Background Bispecific antibodies have shown significant promise as therapies for various cancers.1 ATG101 is a bispecific antibody that crosslinks tumor-expressed PD-L1 to T-cell-expressed 4-1BB, thereby selectively activating tumor-infiltrating T-cells while inhibiting immune checkpoints. The pharmacologically active complex, which is a trimer consisting of drug bound to both PD-L1 and 4-1BB and is difficult to measure directly, was predicted using a semi-mechanistic pharmacological model by integrating and calibrating against data from multiple in vitro assays. The model was then used to predict both (1) the number of PD-L1:ATG101:4-1BB trimers formed per T-cell and (2) PD-L1 occupancy, allowing it to quantify 4-1BB-driven activation as well as checkpoint blockade along the PD-1:PD-L1 axis in vivo.
Model structure A single-compartment in vitro model and a three-compartment in vivo model were built (figure 1). The bispecific molecules could first bind to either 4-1BB or PD-L1 and then crosslink the other receptor to form a trimer.Parameter estimation: The model’s binding parameters were calibrated to experimental in vitro data (figure 2). Two crosslinking rates were carried forward to model predictions to capture uncertainty in its value. Other model parameters were estimated from the literature.Model validation: The model was validated by comparing model simulations to data from two in vitro assays (figure 3).In vivo predictions: Simulations of ATG101 in human solid tumor patients were performed using the calibrated binding parameters and standard antibody pharmacokinetic parameters. Simulations varied the crosslinking rate and number of PD-L1 receptors per tumor cell to capture important sources of uncertainty and variability. Single IV bolus doses ranging from 0.001 to 30 mg/kg were simulated.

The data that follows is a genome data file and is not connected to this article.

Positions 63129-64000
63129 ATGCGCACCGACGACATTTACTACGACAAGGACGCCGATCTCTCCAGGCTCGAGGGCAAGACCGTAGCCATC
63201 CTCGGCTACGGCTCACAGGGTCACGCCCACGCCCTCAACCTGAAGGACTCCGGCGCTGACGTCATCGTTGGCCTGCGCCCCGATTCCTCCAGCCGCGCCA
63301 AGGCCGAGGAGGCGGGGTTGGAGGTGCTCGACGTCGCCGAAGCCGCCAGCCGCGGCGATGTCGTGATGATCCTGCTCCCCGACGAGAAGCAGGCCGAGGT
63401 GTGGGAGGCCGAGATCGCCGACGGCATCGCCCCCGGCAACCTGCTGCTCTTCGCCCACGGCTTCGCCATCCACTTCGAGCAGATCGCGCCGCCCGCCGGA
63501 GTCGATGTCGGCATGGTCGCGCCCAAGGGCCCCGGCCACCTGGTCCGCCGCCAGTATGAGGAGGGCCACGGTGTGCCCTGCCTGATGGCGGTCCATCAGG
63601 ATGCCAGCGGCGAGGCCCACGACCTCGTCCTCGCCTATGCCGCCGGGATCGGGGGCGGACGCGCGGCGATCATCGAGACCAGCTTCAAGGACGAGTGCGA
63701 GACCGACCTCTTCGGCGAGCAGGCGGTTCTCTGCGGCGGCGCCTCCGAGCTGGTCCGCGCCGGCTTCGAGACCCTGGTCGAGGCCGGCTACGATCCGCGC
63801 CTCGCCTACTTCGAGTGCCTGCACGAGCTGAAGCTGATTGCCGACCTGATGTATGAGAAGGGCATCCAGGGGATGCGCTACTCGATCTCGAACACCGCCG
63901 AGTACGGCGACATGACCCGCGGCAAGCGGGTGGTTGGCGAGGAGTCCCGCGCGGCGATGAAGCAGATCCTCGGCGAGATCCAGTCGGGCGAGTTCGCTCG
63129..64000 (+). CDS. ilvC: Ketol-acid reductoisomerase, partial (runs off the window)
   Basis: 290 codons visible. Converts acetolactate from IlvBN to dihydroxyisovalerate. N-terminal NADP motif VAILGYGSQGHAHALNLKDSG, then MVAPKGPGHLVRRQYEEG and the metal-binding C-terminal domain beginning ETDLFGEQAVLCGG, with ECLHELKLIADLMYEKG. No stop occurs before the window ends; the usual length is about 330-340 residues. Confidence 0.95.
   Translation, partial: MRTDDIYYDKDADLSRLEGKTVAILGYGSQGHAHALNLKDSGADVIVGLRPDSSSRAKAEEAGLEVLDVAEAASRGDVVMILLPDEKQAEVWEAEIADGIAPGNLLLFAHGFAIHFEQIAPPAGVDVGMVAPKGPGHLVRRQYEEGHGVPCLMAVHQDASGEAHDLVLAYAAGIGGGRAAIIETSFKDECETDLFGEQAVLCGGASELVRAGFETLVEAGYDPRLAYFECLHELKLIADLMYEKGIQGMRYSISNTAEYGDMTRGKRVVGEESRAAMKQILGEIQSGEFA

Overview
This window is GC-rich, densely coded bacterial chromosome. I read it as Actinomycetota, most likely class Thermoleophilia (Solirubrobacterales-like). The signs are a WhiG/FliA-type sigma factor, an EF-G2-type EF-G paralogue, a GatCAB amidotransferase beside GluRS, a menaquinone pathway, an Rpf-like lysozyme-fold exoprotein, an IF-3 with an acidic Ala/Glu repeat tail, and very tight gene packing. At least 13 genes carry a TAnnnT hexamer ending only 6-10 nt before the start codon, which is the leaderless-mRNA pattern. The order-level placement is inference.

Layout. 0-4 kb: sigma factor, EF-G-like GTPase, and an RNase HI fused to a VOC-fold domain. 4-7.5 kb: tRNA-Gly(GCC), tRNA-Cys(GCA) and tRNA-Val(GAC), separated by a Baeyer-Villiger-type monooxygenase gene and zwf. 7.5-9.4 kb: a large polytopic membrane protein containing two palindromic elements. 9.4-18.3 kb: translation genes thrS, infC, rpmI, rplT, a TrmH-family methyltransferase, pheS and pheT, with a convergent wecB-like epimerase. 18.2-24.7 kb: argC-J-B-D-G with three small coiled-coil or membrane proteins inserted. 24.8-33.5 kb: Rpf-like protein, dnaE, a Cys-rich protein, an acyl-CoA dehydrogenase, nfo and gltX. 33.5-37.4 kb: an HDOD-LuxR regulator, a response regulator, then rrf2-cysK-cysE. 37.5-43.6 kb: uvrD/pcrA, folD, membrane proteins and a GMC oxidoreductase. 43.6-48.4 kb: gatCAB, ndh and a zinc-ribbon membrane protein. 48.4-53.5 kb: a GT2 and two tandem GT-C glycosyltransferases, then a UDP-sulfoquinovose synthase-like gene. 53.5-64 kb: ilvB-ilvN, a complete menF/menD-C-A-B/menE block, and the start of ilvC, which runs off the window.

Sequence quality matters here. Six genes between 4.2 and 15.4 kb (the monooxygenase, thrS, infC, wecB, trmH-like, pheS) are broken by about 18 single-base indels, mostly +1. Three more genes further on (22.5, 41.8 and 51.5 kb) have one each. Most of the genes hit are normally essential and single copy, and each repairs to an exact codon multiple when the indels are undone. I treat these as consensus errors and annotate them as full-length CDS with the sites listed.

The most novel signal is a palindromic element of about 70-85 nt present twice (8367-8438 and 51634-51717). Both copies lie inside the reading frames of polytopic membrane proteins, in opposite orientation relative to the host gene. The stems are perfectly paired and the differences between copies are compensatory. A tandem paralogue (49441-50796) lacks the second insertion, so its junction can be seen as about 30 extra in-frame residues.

Results The model predicts trimer formation exhibits a non-monotonic dose response and that doses between 0.3 and 3 mg/kg maximize trimer formation. Simulations predict that ATG101 can sustain greater than 80% and 70% trimer formation and 90% and 95% PD-L1 occupancy in the tumor at a dose of 2 mg/kg and 3 mg/kg, respectively, once every three weeks (figure 4).
Conclusions For bispecific antibodies acting via both receptor crosslinking and checkpoint blockade, reductions in trimer at large doses may complicate dose selection. By predicting PD-L1 RO and trimer formation, the model provides a rational basis for clinical dose selection. ATG101 is predicted to be capable of maintaining near-maximal trimer levels across a range of concentrations, allowing it to be dosed at levels high enough to attain greater than 90% PD-L1 receptor occupancy.
Huehls AM, Coupet TA, Sentman CL. Bispecific T-cell engagers for cancer immunotherapy. Immunol Cell Biol 2015;93:290–296
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